How do I find out what God wants me to do with my life?
As I said in my first entry, there are three parts to answering your question, and you might visualize them as three levels of a triangle. At the bottom, the foundation is this: generally, what does God want from every person? Moving up one level, and more specifically, what does God uniquely want from males (at least in your case)? And at the top, and very specifically, what does God want from you as an individual? This top level is like your fingerprint, something specific to you as an individual, a person uniquely crafted and gifted by God to perform meaningful tasks of service to Him and to others.
In my first entry I addressed the foundation, God's call for all people; in my second entry I discussed a few basics on what God wants from males, and now in my third and final entry let's explore a few tips for discovering your unique giftings as an individual.
I have to be cautious when talking about a person's God-given, unique design, especially in this era of specialization. The purpose is not to paint you into a corner or give you reasons for why you can't or shouldn't do a certain job or task. The purpose is to help you become a better servant — of Christ and others. In other words, don't use this to say, "Well, God hasn't gifted me to take out the trash!"
When Jesus' disciples became indignant because they thought Jesus had favored two brothers for "promotion," He clarified the underlying principle for greatness in the Kingdom of God: "... whoever wants to be great, must become a servant, and whoever wants to be first among you must be your slave. That is what the Son of Man has done: He came to serve, not be served" (Matt. 20:26-28, paraphrased in The Message). Yes, you are unique in your design, but your design is for service, so first and foremost your attitude must be that of service, no matter what the task.
With service as your foundation, you can begin to explore your God-given gift of unique talents and abilities. You didn't earn nor do you deserve these talents. God has endowed you with them. Some of these "grace gifts" are crafted by God at conception (natural abilities) — you're born with them (Psalm 139:13-16) — while others are given by God at your conversion (spiritual gifts) when you become a believer in Christ (1 Cor. 12:4-11; Eph. 2:10, 4:11-12). The spiritual gifts enrich and empower the natural gifts that God has given you.
Discovering these gifts can be a bit of an art form. Of course, experience is one of the best indicators. As you look back over your life, what are the things that have energized you, tasks or activities that make you "come alive"? Alternatively, what are the things that have drained the life out of you? Are there any underlying themes that rise to the surface? The key is finding out what is it about you, and what is it about those tasks and activities, that make for the connection or disconnection. Your answers to those questions will help you begin to recognize some general ideas about your design.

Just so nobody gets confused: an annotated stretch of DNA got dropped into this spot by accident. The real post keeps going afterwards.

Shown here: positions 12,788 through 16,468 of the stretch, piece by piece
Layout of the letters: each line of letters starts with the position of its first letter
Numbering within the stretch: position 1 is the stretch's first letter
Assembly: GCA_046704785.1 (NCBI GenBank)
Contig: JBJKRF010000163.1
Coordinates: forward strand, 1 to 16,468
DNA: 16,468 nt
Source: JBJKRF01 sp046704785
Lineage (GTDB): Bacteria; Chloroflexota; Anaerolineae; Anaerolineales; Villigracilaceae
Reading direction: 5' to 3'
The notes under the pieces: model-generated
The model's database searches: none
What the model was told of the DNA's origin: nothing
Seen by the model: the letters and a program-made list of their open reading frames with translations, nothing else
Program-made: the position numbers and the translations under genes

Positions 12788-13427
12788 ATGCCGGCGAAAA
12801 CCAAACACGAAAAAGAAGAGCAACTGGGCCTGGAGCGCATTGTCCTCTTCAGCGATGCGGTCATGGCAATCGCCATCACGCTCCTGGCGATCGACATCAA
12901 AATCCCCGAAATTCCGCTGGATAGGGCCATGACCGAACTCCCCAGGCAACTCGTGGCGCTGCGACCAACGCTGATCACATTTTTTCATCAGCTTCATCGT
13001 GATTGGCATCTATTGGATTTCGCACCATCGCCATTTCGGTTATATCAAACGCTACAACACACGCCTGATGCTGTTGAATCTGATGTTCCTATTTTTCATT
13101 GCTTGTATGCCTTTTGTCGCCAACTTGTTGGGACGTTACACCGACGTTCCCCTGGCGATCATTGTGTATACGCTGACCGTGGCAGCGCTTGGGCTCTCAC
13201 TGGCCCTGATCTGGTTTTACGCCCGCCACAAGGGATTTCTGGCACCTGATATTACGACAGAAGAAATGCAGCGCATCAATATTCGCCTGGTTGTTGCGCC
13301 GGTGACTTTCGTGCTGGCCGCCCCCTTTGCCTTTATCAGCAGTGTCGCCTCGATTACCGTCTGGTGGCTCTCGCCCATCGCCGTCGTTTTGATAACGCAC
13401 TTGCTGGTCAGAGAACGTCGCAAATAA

Besides evaluating your own experiences, another way to get an indication of your unique design is by interviewing people who know you best — your family and friends and people you've worked alongside. Ask them what they think your strengths are and what gifts they observe in your life. Many times people see us differently than we see ourselves, and you might be surprised by what you find out.
Finally, there are a number of tools and personality profiles available that apply more of a science to discovering your gifts. These usually have you respond to a list of questions and different scenarios in an effort to narrow down your strengths. One I've recently used and can recommend is the Your Unique Design profile. It's Christian-based and available on-line for a fee. It lists five personality categories that people generally fall into, and helps you measure which combination of those five make up your unique design. Another widely used tool is DISC, which is not Christian-based but very thorough in its analysis. If you use a tool like these, I encourage you to make sure you have someone who is trained to help explain and walk you through the process of that specific tool. (These are given as examples and in no way are an endorsement from Boundless or Focus on the Family).
Remember, discovering your unique design is a lifelong process. The more you do, the more experiences you have, the more you know what energizes and de-energizes you. Don't let any of this put you into a box. Things change. You grow and mature. God equips you for a certain task, and that task is completed, and you move on to another one.
Now, let me balance all of this advice with one more thought. Scripture is full of stories of people called by God for certain tasks; people who, to those looking on from the outside, had little talent or skill for what they were being asked to do. Consider Moses, who was called to lead the nation of Israel but was such a poor communicator he needed Aaron as a spokesperson. Consider the apostles, who were called to evangelize the world but whose only apparent skill was fishing. The Bible recounts story after story of personal triumph in view of what appeared to be ill-equipped servants.
The key to each fulfillment of calling was a willingness to say "yes," and a trust in Him who calls. Maybe people recognize your skills, and maybe they don't. The most important thing is that God knows what you are capable of, and will equip you for the task. All you have to do is take that first step of faith. Stay open to His direction and re-direction, and He will take you on an adventure that satisfies your unique design and surpasses your wildest dreams.
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